Egypt Investors Now Bold Enough to Look for Dollars ThemselvesBy
20-30% of debt-related FX trades go via open market: people
Egypt’s pound has been largely stable in the past 11 months
Foreign holders of Egypt’s local debt have been using the open currency market more frequently to get dollars. Not only is it a sign they’re more comfortable getting cash out of the country, but it also means the days of a stagnant Egyptian pound may be numbered.
Bondholders traded hundreds of millions of dollars on the interbank market in the first five weeks of 2018, according to people familiar with the matter. About 20 percent to 30 percent of debt-related foreign currency trades are going through the open market, the people said, asking not to be named because they aren’t allowed to speak publicly. The rest are still funneled through a central bank mechanism that guarantees investors can take money out of the country for a fee.
It’s a marked shift for a country where a crippling dollar shortage had made it near impossible for foreign investors to repatriate profits. The crisis prompted policy-makers to float the currency and lift most restrictions in late 2016, but it has taken months for investors to build enough confidence to forgo their money-back guarantee.
With more investors injecting dollars into the interbank market, the Egyptian pound’s volatility will probably rise, said Bilal Khan, a senior economist at Standard Chartered Bank. “Market forces will have a bigger role in determining the exchange rate than before.”
The Egyptian pound, which has halved in value since the float, has been relatively stable at around 18 per U.S. dollar for almost a year.
One reason why investors are turning to the open market is that dollars have been more readily available. Another is that the central bank raised the cost of using its repatriation mechanism, applying a one percent entrance fee.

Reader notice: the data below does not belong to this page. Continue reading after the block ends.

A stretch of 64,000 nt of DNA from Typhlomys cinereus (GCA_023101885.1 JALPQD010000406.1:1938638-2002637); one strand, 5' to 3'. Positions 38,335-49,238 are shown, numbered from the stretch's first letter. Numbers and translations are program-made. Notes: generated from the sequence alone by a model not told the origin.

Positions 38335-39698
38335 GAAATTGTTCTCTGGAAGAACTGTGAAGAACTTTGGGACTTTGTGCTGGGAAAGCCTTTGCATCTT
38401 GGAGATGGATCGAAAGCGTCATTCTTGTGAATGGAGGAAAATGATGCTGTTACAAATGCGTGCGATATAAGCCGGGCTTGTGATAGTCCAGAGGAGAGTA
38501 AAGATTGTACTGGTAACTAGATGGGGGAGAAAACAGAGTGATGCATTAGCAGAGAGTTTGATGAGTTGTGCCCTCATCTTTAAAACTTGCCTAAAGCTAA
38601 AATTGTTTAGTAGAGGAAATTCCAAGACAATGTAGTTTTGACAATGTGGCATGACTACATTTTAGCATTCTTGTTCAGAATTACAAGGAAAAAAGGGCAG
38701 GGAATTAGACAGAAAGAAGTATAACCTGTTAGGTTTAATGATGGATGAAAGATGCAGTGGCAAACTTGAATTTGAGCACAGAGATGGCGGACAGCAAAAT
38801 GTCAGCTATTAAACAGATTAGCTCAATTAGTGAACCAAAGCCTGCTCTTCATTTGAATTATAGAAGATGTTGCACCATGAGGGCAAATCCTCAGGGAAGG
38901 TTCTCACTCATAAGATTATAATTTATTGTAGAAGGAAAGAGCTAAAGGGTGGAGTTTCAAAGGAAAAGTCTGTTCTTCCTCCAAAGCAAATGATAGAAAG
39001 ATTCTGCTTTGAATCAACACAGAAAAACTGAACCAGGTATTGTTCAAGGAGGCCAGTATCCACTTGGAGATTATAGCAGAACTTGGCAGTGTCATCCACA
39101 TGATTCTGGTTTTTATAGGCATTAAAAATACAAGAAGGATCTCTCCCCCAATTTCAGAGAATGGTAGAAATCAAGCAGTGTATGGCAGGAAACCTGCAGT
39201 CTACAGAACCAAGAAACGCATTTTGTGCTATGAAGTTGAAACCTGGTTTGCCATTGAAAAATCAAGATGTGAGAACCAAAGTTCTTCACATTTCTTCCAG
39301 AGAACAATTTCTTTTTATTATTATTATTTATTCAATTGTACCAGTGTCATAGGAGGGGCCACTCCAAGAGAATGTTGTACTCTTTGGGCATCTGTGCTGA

Banks have already been using the interbank market for months. Trading in dollars -- almost non-existent before the float -- had reached $9 billion in September, and rose another 60 percent through January, central bank Governor Tarek Amer said last month.
The mechanism was designed to reassure investors who were concerned about profit repatriation. The central bank would buy hard currency from investors, keep it in a special account, then sell it back to them upon exit.
While it helped encourage foreigners to buy Egyptian local-currency bonds worth $20 billion, the system kept investors’ cash from reaching the market. The International Monetary Fund, which is supporting Egypt with a $12 billion program, has said the repatriation mechanism distorts the exchange rate.
Now that more investors are encouraged to use the interbank market, and dollar liquidity is improving, so too is Egypt’s debt profile, according to Noaman Khalid, an economist at Cairo-based CI Asset Management.
“Investors are seeing less risk in Egypt,” he said. “They are likely to ask for lower returns from Egyptian securities as the central bank cuts rates.”